About 10 days ago, Simon Bennett (my well-belovéd MINI) developed a small crack in his windshield – a crack that spread alarmingly fast so that now it stretches horizontally almost all the way across the glass. Today I took a deep breath and called my insurance company, expecting to have to shell out a fistful of cash and take my car in to a shop where I’d have to wait for hours, trying unsuccessfully to get comfortable in one of those sagging-but-somehow-still-hard chairs and tune out the intellectual vortex that is daytime TV.
It turns out that in Massachusetts, there’s no windshield replacement deductible. Moreover, the auto glass people come to your home or work and fix your windshield while you do things that you want to do – there’s no uncomfortable chair or daytime TV noise, unless you will it so.
I was absolutely incredulous at first, thinking in wide-eyed bedazzled wonder about my glorious insurance company, until a friend told me that that’s just how it is in Massachusetts. Nobody has to pay a windshield replacement deductible, and everybody receives this same at-home or at-work service. So now instead of wondering at my glorious insurance company I’m wondering at this glorious commonwealth.
Yet another potentially unpleasant situation has turned out remarkably well. This seems to be happening a lot lately.
I like it.
So I was pretty worried about getting all my luggage home on the T today – I amassed quite a bit of new stuff in Denver, so I had one (heavy) rolling suitcase full of shoes, jeans, and cinnamon bears, plus a non-rolling duffel bag, plus my (freaking HEAVY) computer (it’s more a stunted desktop, really).
Fortunately, Delta solved the problem for me. Since my luggage didn’t make the tight connection at JFK, instead of trucking heavy shtuff through the labyrinth of transfers and crowded vehicles that is the Massachusetts Bay Transportation Authority, I just have to wait for Delta to deliver my personal belongings right to my door.
Props to God for this fantastic display of small-but-very-beneficial detail-arranging.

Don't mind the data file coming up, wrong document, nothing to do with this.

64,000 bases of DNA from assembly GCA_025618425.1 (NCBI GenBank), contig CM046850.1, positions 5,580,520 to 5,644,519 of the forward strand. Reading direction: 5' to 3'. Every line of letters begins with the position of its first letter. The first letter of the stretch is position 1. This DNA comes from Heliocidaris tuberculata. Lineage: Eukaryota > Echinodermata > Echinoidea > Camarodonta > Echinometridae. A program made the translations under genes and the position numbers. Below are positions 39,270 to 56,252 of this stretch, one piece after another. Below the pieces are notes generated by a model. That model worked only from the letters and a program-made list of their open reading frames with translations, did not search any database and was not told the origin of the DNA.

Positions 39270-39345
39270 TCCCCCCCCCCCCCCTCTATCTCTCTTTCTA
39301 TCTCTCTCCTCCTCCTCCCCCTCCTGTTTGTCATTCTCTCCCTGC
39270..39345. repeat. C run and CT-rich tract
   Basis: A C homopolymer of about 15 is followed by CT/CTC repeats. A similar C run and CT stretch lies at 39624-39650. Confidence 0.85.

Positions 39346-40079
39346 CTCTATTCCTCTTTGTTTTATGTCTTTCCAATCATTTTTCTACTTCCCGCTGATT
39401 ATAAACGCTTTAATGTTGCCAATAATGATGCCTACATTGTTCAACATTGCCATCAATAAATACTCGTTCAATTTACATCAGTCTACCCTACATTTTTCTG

Look at me with my own domain name! Someday this will be a real website, but for now it just hosts my online journal. I feel so grown up and sophisticated. I’ll never be a true computer geek, but at least I’m not feeling quite so technologically declined as I normally do.
So I’m chilling today in Silverthorne, Colorado, watching tiny snowflakes blow past and looking toward a mountain that’s at the moment obscured by a thick white sky, and I thought I’d list a few things I’m thankful for:
Fantastic friends and their relatives who have beautiful condos (complete with some heavenly sleeping quarters and thick, soft, fluffy towels) in the Colorado mountains.
That mouth injuries heal amazingly quickly (the huge mass of ugly I acquired yesterday when I bit down really really hard on the inside of my cheek is mostly gone now).
Effective anti-itch creams that have helped alleviate symptoms of a heretofore unsuspected allergy to dogs (I’m staying with LATD, who has two of them).
Hot chocolate, Jelly Belly beans, and other not exactly healthy but entirely delicious forms of refined sugar.
Relatives of friends who wear the same size shoe I do.
Trader Joe’s (though they don’t have stores in Colorado).
Lotion (this East Coast girl’s skin is somewhat unaccustomed to dry Colorado air).
Spanakopita and other dishes whose principal ingredients include spinach.
A very good doctor friend who makes me drink enough not-particularly-tasty Colorado water to offset the effects of the dry Colorado air and high altitude, and who brings me spanakopita as I type away on her computer.
So I’ve already admitted that I don’t like dark chocolate, which I consider pretty brave of me, given that it means I can never feel superior in a chocolate-centered conversation unless I can say that I’ve eaten exotic chocolate with weird stuff like bacon or olives in it (as yet I cannot – the weirdest things I’ve tried so far in chocolate are chili pepper and curry), and, as I pointed out in the earlier post, it means that no self-respecting European will ever love me.
Now another shocking revelation:
I don’t like herbal tea.
To me, it tastes like dirty water. If you add sugar or honey, it tastes like dirty water with sugar or honey.
I know that as a Boston/Cambridge-area resident I am required to like herbal tea. I am also required to have a large supply of herbal tea on hand should anyone ever visit my house and want some. By failing to comply with these regulations I run the risk of being denied admission to any respectable Harvard Square establishment and eternal shunning by the Intelligentsia.
Ah, well. Such are the gauntlets I’m willing to run to avoid imbibing dishwater.
So my roommates and I inherited some laundry detergent that my roommate’s sister’s husband was allergic to.
Turns out I’m allergic to it too.
(pitiful face with hound-dog eyes and poked-out bottom lip)
On the bright side, at least I know why my body has developed so many random red and itchy blotches over the past few days – I was starting to feel beset by some kind of pestilential dermatological affliction. And solving the problem is as easy as washing my clothes with non-toxic soap. Would that all my challenges were so easily vanquished!